For Immediate Release
March 3, 2015
Contact: Dionne Johnson Calhoun
Kicking off Women’s History Month, Grosso Introduces Bill to Ensure Gender Equity in D.C.
Washington, D.C. — Today, in honor of Women’s History Month and the International Women’s Day on March 8, Councilmember David Grosso (I-At Large) introduced the Local Implementation of the Convention on the Elimination of All Forms of Discrimination Against Women (CEDAW) Amendment Act of 2015. The United Nations General Assembly adopted CEDAW in 1979 and President Carter signed the treaty on behalf of the United States in 1980; however, the United States Senate has not yet ratified CEDAW. In 2014, municipalities across the nation began signing onto the Cities for CEDAW initiative, pledging to implement the principles of CEDAW at the local level in light of the Senate’s failure to act. The U.S. is one of only eight countries that has not ratified the treaty. Countries that ratify CEDAW are mandated to condemn all forms of discrimination against women and girls and to ensure gender equality in the civil, political, economic, educational, social and cultural arenas.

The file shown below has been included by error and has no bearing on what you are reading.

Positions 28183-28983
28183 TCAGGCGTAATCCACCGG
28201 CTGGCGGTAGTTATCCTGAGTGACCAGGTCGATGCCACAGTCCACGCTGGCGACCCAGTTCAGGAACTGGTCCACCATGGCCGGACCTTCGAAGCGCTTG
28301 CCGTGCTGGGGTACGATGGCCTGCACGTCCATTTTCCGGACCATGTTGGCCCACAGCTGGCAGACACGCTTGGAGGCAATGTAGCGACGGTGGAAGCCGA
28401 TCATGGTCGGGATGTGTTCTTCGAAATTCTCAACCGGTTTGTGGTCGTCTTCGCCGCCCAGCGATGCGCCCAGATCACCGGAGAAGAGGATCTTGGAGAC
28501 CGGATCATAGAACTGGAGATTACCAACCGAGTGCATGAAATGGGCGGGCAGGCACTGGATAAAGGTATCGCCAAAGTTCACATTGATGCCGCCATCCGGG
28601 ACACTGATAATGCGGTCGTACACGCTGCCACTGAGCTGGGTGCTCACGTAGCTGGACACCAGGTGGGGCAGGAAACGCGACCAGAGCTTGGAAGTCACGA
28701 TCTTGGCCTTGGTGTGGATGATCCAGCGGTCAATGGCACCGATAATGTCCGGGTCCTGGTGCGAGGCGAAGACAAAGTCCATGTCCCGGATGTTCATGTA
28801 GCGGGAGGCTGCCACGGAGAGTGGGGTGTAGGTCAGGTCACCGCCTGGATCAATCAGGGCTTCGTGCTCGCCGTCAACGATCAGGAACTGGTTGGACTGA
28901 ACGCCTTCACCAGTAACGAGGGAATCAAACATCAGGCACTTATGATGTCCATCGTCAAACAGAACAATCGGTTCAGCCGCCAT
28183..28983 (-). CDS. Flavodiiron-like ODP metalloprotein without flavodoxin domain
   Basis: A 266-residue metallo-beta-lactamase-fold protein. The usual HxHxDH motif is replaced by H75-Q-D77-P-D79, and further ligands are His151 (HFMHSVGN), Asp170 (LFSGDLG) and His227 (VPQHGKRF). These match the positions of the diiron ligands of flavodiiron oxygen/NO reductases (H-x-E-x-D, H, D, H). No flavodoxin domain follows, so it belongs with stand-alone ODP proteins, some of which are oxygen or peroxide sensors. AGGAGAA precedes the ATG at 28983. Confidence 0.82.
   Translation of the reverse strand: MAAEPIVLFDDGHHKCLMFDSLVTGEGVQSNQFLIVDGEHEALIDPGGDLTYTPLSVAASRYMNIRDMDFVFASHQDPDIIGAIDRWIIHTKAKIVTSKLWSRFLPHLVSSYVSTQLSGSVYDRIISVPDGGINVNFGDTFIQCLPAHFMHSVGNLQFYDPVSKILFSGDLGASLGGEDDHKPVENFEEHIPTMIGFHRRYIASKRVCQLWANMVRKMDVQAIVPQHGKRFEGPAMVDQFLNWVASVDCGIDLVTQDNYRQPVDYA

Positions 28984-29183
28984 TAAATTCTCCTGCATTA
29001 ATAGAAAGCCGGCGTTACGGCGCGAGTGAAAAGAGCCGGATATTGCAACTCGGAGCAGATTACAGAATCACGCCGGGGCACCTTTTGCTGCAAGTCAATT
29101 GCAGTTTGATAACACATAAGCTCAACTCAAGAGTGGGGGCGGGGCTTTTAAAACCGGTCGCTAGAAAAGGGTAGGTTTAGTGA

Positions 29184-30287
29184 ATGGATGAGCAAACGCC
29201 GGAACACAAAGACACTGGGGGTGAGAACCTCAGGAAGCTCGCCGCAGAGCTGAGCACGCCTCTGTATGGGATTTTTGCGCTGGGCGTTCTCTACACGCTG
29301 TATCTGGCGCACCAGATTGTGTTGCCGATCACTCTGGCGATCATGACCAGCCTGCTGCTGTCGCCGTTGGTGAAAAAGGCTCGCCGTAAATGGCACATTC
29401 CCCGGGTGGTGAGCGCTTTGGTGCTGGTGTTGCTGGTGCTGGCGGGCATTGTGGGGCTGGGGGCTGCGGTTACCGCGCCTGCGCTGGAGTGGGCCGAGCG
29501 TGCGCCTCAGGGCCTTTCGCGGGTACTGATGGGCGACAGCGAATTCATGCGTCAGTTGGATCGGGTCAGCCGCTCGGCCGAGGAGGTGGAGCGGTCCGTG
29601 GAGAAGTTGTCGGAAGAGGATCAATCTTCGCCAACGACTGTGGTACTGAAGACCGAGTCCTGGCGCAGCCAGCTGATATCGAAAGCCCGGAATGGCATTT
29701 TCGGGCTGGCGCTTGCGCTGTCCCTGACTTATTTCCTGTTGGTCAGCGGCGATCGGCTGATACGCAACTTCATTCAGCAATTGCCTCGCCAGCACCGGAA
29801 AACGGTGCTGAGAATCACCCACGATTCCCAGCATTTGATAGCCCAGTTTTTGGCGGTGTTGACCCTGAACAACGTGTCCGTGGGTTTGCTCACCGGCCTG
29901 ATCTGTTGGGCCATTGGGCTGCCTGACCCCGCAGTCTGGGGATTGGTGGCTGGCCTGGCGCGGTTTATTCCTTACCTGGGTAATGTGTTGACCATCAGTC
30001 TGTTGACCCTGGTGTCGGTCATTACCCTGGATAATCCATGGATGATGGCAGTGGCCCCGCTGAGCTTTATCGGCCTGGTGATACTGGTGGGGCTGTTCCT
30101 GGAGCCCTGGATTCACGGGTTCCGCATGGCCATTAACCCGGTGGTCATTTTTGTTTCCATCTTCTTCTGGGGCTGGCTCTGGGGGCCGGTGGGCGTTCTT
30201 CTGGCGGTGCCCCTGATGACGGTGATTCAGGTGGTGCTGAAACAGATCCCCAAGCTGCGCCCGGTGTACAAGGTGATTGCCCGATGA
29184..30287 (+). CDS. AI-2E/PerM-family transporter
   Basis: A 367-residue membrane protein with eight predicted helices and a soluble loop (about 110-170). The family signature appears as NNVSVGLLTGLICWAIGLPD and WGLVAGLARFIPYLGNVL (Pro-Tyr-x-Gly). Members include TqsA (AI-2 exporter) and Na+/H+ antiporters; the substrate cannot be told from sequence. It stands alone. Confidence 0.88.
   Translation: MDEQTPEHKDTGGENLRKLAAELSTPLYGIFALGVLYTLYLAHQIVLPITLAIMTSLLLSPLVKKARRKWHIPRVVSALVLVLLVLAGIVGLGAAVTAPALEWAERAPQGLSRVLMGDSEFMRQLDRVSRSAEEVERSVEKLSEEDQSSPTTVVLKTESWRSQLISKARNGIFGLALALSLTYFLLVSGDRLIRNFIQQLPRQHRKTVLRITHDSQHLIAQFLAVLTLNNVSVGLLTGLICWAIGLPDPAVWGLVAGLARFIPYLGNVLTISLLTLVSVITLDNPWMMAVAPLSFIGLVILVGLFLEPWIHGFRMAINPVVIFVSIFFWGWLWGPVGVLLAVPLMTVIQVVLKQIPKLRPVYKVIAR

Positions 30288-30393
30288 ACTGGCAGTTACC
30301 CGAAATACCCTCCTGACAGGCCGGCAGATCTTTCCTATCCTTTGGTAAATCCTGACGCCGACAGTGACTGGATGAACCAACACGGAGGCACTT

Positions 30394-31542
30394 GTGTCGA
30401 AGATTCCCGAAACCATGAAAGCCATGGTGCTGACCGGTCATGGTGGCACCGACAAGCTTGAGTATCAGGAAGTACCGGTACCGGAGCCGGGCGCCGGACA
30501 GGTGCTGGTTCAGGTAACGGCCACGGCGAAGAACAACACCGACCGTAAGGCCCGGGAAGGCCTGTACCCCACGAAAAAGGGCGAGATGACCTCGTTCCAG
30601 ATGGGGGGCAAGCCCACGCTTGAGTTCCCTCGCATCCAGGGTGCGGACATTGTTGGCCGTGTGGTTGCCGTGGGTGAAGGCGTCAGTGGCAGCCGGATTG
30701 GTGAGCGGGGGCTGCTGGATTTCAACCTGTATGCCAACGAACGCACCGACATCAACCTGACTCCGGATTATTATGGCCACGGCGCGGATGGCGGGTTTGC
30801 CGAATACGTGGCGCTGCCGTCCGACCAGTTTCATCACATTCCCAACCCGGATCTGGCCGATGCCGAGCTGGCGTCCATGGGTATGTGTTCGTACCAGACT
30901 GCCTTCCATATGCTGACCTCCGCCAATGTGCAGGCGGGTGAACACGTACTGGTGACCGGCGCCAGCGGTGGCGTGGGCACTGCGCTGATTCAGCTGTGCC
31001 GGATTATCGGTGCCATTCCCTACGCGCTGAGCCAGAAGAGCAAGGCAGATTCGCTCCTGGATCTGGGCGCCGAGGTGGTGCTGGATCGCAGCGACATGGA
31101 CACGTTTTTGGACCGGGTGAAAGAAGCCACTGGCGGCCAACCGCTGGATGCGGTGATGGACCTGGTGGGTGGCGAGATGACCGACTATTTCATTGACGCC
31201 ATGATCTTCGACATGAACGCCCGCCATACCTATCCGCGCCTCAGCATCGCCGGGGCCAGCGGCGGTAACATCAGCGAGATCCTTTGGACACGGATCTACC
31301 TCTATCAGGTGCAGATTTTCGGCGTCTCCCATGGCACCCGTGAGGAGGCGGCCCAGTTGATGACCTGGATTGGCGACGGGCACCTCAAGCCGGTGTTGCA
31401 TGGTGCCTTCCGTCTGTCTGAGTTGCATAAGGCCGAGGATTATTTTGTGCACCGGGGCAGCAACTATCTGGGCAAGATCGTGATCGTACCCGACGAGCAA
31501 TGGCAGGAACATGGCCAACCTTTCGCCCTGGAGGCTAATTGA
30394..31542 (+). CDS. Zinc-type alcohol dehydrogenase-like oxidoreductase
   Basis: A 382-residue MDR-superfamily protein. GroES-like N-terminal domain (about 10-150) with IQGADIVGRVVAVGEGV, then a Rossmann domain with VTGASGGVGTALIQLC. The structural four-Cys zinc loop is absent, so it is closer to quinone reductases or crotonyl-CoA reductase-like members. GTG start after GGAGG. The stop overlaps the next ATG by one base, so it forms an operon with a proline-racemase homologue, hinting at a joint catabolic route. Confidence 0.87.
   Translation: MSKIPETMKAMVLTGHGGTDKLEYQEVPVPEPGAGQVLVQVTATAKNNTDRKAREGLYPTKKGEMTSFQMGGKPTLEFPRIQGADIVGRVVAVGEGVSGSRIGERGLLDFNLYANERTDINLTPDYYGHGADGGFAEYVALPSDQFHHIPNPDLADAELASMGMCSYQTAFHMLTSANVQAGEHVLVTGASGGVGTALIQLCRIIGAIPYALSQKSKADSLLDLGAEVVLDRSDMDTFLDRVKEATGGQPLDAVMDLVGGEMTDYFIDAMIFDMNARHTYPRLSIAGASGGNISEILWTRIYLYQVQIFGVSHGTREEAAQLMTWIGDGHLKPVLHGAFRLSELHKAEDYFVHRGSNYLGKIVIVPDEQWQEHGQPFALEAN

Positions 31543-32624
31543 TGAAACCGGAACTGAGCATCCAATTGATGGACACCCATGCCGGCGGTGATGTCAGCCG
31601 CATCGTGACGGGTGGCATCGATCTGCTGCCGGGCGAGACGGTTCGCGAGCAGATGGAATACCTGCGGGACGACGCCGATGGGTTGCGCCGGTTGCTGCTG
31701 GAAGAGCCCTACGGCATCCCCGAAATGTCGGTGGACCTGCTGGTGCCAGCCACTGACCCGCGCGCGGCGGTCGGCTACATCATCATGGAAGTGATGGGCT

“In D.C., we already have some of the strongest human rights protections for women and girls in the country,” said Grosso. “In honor of Women’s History Month, I am introducing this legislation to ensure that all of our government agencies are working proactively for gender equality.”
Under the legislation, D.C. government agencies will be required to conduct gender analysis reporting, including data analysis, to assess gender equity in their operations. The bill also calls for an annual citywide action plan to address any deficiencies identified in the gender analysis reporting. Such analysis and evaluation will help identify and remedy structural gender inequalities in the D.C. government.
Additionally, March 3 is the International Sex Worker Rights Day and CEDAW notes how sex workers are particularly vulnerable to violence and other human rights abuses due to stigma and criminalization. Grosso has previously called for a greater emphasis on protecting the human rights of those involved in commercial sex.